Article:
There are plenty of good reasons to borrow money. You might be interested in financing a business, buying a house, or starting a career.

10 Steps to Take Before Borrowing Money

Whatever your reasoning, there are some important questions to ask before financing, and some important checklist items to mark off before moving forward. If you plan ahead and follow the right approach, you’ll be much more likely to end up financially ahead.

What to Do Before Borrowing Money

These are the most important steps to take before borrowing money:

  1. Check your credit score. Your credit score is a measure of your financial trustworthiness, as measured and evaluated by major financial institutions. No matter where or how you get a loan, you’ll need to know what your credit score is first. The higher your credit score, the more likely you are to qualify for a loan – and the better terms you’re going to get.
  2. Improve your credit score. If you notice your credit score is lower than you expected, or if it’s going to impact your ability to get financing, it’s a good idea to improve your credit score before applying for anything. You can do this by making payments consistently and on time, lowering your debts, and avoiding opening new lines of credit. It takes a long time and consistent effort, but it eventually pays off.
  3. Review non-financing options. Before you commit to taking out a loan, consider whether there are other options available. For example, could you save up money to make this purchase in full, without the need for financing? Could you get a lease and get lower monthly payments than if you made the purchase outright? These aren’t always realistic options, but they’re worth considering if available.
  4. Establish an emergency fund. If you can, try to create an emergency fund before you secure financing. It’s helpful to have a financial cushion that you can fall back on if things go south. That way, if you lose your job or if your financial situation faces a sudden change, you can continue making payments on time.
  5. Crunch the numbers. Spend some time crunching the numbers. How much of a loan are you looking to take out? What interest rates are you expecting? What other fees and expenses are you going to face? How much of a monthly payment will you be responsible for? How does that compare to your income? Does this fit within your budget? After gleaning these insights, you may feel more or less confident in your decision to finance.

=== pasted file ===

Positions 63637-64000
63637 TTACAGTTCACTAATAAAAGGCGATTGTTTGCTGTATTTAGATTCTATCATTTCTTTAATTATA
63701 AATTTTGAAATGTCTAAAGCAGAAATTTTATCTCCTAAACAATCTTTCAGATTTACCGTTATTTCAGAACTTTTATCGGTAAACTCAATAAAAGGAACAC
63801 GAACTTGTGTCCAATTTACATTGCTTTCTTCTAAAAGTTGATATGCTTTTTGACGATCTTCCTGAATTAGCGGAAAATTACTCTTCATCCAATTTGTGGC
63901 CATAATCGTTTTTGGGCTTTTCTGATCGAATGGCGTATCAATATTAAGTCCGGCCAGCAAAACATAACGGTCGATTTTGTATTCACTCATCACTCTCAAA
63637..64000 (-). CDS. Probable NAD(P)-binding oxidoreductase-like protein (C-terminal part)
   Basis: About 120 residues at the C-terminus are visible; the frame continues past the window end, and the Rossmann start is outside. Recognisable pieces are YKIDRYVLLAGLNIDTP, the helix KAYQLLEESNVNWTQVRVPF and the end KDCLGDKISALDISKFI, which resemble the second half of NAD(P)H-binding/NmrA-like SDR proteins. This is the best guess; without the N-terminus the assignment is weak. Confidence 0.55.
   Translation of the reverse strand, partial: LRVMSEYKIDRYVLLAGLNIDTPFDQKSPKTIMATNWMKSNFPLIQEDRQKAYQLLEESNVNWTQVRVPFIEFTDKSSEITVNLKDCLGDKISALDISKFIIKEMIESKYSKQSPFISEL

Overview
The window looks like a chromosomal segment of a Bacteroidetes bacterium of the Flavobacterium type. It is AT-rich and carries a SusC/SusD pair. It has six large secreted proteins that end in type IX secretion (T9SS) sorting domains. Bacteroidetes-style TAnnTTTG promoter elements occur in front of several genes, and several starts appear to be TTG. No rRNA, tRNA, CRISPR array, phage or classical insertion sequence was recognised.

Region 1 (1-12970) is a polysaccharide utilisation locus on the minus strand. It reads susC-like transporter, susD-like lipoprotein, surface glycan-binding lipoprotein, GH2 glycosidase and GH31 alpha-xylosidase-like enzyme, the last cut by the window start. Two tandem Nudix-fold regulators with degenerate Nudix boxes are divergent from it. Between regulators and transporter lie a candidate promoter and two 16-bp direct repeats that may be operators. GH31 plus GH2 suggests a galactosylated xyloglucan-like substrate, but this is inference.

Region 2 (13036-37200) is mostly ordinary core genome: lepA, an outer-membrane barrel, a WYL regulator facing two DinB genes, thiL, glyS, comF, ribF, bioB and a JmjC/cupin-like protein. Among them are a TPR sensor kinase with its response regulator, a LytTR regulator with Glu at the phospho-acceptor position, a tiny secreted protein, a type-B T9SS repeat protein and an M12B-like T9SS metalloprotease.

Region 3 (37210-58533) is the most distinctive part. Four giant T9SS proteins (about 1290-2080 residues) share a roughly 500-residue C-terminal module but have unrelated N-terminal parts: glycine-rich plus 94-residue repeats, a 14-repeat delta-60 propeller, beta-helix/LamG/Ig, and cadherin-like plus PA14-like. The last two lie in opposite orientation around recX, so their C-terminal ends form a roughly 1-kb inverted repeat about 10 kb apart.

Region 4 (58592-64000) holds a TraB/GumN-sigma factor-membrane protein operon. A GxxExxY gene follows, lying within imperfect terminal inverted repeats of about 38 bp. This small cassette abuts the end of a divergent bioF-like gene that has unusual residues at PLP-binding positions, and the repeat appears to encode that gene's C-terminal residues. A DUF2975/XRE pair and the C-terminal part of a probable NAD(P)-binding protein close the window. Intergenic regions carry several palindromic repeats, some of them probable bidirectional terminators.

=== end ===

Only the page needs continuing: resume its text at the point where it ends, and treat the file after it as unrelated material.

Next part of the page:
6. Contemplate the worst-case scenario. Next, think about the worst-case scenarios. What would happen if you were suddenly unable to pay this debt back? Most people consider the loans they take out with their current financial situation in mind; they have a set income and project it into the future. But what if you suddenly lost your job? What if your investments took a turn for the worse? Planning a contingency plan for a worst-case scenario may seem unnecessary, but it can help you minimize risk and ensure stable financial footing.
  7. Shop around. Many people go with the first loan option they can find, out of convenience or laziness. But it’s much better to shop around. Chances are, there are dozens, if not hundreds of lenders willing to extend financing to you, and all of them will have different terms, different strengths, and different weaknesses. Review these options carefully and choose a lender with the best possible terms to offer.
  8. Negotiate. Lots of people don’t realize this, but it’s usually possible to negotiate the terms of your loan. Sometimes, simply asking for a better rate or better terms can put you in a better position. Don’t be intimidated; just do your research in advance, come prepared with specific requests or questions, and try to get a better deal.
  9. Read the fine print. After talking things over with your lender and getting more information on the potential deal, make sure you take the time to read the fine print. What interest rate are you paying? What other fees and penalties are there? What will happen if you miss a payment? When will the loan be repaid fully? If you don’t understand something, ask about it or look it up. Don’t assume it’s all good.
  10. Plan to repay. Finally, put together a plan for how to repay the loan. Depending on your situation, you may want to pay off the loan early, minimize your monthly payments, or something in between.

Taking the Next Step

When you’ve taken the steps above and you’re ready to secure financing, there won’t be much left to do. Talk to your loan officer or financier, prepare the required documents, and formally submit your application (or fill out the remaining paperwork).